When R&D tax claims go wrong

Thursday, 6th September 2018

Guest blog from Jumpstart

Why do some claims go straight through while others are difficult to resolve with HMRC?

To the casual bystander, it may seem somewhat baffling why some R&D claims seem to zip through HMRC with minimal queries, while others get bogged down in the type of enquiry that makes you wish you’d never heard of the scheme in the first place!

Part of the problem is that there is no defined format or set of documents that constitute “a claim” (in fact, in its simplest form, a claim is simply a number or two in a tax return). However, and this is especially true for larger claims, HMRC encourage companies to submit supporting documentation that is ‘appropriate’ to the size and complexity of the claim. This ambiguity over exactly what is required, combined with the several hundred pages of generic guidance and rules of HMRC’s Corporate Intangibles Research & Development manual, means that there is plenty of scope for confusion, or well-intentioned error, on the part of applicants.

Three of the most common errors we see when being asked to assist in companies’ enquiry defences are described below.

  1. The claim focuses on the commercial case rather than technological.

The applicant gives a commercial description of its work that, while allowing it to showcase the potential or success of its project, does nothing to convince HMRC that the company understands the basis on which R&D tax relief is given. (At the risk of grossly over-simplifying, relief is given for resolving technical challenges with no obvious or easily-reached solution. Commercial considerations are nearly always irrelevant.) This fundamental error gives HMRC no assurance that the taxpayer understands what R&D is for the purposes of tax relief or where the boundaries of R&D lie. As such, the company can expect protracted discussions centred around its understanding of the scheme. Only once it’s shown an acceptable level of understanding of the guidance is HMRC likely to agree on the quantum of eligible costs.

  1. Boundaries of R&D

Even when companies exhibit reasonable understanding of the scheme and its terminology, claims can be challenged if HMRC feels that the boundaries of R&D have been set incorrectly. Even in cases where the concept of the advance is understood and agreed, HMRC will often dig into when specific activities took place and whether those activities were directly or indirectly involved in resolving the technical challenges mentioned above. While some routine activities can legitimately be required for or linked to the core R&D, HMRC’s inspectors will generally seek to exclude costs related to pre- and post-R&D phases of the project, such as market research, intellectual property protection and initial sales and marketing efforts. Being very clear about when R&D is considered to have started and ended can help to minimise discussions with HMRC on this point.

  1. Subcontracting

A common (and sometimes subtle) area of difficulty for applicants relates to subcontracting, and the relationships, contracts and expectations that exist between companies involved in the work. One dangerous preconception that some companies have is “We paid for this whole development, therefore it’s our R&D.” The truth can be more complex. Some companies do indeed commission a piece of work (say within software development), but do not themselves have the ‘competent professionals’ who would be able to recognise when R&D (as defined by HMRC) starts and ends – or even if it exists at all. Without competent professionals directing the work – and in particular the resolution of technical challenges that may arise in the project – it can be hard to argue this as R&D. More likely, HMRC would argue that the company was simply setting a specification for another company to implement, as opposed to defining a piece of subcontracted R&D. These types of discussions can get very nuanced and it’s hard to give definitive guidance beyond what’s in HMRC’s manual – much depends on the nature of the underlying facts and representing those in the correct way to HMRC.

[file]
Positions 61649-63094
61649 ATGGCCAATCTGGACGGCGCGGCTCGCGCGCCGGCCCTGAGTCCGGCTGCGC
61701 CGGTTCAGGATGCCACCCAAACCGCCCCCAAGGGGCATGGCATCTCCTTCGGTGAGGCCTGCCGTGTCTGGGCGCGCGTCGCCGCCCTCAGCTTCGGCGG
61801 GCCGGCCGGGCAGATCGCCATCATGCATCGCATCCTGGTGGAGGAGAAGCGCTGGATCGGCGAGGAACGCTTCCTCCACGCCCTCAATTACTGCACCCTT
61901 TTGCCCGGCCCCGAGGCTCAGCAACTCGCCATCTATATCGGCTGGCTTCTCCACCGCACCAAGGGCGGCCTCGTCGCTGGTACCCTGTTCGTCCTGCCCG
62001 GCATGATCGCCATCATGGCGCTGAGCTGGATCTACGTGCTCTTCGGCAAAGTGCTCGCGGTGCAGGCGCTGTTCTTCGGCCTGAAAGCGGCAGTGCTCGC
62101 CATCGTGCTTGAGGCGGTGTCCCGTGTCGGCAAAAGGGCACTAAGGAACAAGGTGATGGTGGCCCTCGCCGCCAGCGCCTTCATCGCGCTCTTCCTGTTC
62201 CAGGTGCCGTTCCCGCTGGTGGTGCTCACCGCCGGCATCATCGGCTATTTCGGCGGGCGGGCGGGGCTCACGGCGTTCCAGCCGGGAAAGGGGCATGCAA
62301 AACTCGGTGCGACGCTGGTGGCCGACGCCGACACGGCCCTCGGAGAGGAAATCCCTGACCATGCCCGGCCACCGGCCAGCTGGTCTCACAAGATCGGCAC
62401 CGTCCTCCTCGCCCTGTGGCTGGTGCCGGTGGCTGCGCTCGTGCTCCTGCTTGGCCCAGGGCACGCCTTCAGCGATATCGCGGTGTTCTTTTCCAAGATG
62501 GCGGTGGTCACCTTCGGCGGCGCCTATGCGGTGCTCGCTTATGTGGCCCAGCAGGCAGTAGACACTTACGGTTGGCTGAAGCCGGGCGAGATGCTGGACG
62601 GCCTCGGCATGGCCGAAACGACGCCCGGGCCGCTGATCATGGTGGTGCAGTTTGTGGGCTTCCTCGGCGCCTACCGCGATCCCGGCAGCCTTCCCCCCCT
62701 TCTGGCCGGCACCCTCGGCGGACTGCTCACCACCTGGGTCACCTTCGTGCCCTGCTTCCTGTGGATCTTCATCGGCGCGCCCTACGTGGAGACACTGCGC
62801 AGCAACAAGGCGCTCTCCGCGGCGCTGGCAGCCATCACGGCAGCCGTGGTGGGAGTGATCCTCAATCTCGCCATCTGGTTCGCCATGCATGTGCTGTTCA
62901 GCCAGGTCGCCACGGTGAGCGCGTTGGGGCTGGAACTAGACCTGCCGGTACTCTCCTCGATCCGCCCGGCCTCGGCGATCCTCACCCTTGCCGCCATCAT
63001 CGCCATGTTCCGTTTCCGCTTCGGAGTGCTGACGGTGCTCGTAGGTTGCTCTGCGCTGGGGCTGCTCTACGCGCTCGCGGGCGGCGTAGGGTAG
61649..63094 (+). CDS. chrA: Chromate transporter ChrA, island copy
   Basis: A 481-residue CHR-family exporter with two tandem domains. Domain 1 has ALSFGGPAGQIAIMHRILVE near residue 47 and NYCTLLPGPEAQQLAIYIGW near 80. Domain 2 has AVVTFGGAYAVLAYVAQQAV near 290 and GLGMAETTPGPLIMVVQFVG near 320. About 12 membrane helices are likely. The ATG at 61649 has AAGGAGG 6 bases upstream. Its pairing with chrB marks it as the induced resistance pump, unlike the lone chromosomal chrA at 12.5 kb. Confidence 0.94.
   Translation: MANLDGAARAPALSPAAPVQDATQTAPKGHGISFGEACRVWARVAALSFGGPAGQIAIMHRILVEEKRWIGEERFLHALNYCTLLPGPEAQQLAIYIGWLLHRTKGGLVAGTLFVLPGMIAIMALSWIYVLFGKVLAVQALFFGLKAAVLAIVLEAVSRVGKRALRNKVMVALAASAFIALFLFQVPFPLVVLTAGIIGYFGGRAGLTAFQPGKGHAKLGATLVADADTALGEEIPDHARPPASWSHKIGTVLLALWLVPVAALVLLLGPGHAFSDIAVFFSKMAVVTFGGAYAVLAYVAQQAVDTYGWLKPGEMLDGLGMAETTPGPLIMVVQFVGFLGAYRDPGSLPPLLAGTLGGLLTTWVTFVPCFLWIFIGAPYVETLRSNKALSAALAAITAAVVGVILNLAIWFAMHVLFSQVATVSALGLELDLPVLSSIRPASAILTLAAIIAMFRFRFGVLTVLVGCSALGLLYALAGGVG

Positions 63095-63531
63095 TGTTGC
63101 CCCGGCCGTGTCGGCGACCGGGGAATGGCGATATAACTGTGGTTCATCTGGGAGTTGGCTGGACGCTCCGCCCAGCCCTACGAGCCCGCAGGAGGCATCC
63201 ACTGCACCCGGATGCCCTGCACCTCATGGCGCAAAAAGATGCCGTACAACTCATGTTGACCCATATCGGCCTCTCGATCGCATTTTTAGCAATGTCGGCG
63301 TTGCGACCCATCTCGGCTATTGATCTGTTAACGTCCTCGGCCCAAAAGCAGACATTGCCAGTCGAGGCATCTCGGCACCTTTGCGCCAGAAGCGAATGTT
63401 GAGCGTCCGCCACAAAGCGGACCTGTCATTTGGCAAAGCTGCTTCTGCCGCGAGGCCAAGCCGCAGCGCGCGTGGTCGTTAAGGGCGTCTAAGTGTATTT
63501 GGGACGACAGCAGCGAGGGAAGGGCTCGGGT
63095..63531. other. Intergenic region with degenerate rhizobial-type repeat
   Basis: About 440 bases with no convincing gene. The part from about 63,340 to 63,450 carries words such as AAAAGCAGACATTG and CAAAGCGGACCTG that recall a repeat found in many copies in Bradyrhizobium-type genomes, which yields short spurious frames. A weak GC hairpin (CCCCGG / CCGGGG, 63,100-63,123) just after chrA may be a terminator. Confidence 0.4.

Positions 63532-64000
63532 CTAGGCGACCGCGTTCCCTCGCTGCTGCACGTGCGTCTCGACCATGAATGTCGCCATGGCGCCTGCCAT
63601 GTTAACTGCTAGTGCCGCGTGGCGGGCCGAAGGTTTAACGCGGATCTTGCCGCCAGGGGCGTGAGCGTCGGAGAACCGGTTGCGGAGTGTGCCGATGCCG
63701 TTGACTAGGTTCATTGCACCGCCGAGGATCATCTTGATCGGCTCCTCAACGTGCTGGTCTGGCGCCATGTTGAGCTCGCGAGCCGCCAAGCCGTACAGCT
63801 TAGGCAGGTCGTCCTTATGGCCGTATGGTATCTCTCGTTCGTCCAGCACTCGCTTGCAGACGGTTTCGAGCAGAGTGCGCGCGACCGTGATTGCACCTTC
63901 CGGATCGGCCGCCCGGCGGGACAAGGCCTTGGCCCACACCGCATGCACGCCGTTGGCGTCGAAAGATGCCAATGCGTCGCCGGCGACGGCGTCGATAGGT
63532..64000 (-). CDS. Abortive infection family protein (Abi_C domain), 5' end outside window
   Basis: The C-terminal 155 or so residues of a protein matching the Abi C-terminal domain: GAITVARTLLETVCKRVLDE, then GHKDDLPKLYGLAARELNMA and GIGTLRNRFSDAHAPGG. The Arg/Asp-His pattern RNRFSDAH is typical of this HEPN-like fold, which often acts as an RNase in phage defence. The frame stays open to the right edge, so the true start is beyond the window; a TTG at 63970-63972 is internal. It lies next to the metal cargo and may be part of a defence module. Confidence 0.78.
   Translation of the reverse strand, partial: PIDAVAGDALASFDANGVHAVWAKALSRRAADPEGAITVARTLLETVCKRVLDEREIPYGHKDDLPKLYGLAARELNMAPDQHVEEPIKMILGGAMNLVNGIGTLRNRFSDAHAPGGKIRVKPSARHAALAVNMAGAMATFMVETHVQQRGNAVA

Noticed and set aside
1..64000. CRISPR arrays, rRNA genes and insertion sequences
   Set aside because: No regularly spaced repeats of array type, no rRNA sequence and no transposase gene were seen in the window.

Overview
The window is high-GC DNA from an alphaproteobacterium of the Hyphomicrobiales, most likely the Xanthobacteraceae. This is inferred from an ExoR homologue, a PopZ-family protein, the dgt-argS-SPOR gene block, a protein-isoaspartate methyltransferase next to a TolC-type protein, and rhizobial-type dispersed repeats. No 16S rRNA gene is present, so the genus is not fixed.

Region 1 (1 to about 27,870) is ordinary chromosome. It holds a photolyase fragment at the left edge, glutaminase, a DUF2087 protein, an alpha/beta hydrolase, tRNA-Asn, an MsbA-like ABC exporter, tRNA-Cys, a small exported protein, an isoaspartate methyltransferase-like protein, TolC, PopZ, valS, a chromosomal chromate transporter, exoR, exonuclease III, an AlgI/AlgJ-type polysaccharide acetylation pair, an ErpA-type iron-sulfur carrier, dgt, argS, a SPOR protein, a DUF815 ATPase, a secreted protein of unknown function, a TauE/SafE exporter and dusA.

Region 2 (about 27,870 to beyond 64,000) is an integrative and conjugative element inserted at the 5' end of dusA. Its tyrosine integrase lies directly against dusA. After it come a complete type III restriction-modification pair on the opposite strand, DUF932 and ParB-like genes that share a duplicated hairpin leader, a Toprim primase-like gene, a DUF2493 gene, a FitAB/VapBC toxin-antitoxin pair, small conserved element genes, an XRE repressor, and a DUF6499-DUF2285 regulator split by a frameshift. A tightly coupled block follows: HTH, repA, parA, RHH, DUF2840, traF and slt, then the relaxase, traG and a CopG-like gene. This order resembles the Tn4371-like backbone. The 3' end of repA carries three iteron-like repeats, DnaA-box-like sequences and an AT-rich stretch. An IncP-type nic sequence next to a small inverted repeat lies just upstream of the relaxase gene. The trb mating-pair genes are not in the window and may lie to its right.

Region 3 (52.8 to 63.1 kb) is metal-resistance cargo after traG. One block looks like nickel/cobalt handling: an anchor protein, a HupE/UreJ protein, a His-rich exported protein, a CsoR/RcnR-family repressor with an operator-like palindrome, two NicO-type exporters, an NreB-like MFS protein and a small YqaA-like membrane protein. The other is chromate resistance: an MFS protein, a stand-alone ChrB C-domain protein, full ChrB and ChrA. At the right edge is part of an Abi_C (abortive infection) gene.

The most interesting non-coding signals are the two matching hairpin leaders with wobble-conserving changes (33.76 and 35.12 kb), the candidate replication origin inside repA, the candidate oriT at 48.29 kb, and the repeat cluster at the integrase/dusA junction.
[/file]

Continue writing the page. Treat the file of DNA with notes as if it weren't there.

Speak to Jumpstart

The upshot is that while claims can be disarmingly simple to submit, they can be bafflingly complex to submit successfully if you fall into the trap of making one or more of the mistakes mentioned here. (And as HMRC continues to improve its policing the scheme, mistakes will be caught more often and with greater financial consequences for applicants). With this in mind, it can pay dividends to take advice from a reputable technical and legislative specialist before preparing and submitting your claim.

‘Prevention is better than cure!’, and engaging the right company early on will almost certainly minimise the risk and time involved in your claim.

Jumpstart are the UK’s leading R&D tax relief specialist. Our technology-based approach to claim preparation is undertaken by PhD qualified Analysts with extensive industry experience in their own specific fields of science or technology. Our Technical Analysts are not only industry sector experts, but equally knowledgeable when it comes to HMRC’s legislation, ensuring maximised, accurate and robust claims.

In a climate where the value of claims being disputed by HMRC has grown by almost 400% over a twelve-month period, the fact that we offer free enquiry defence as standard on every claim we prepare and submit gives our clients a cast-iron security.

To arrange a free consultation to discuss your own R&D tax relief specific circumstances, to identify how we can work with your team to improve the claim process and realise greater value for your business, contact the Jumpstart team on 0131 240 2900 or [email protected].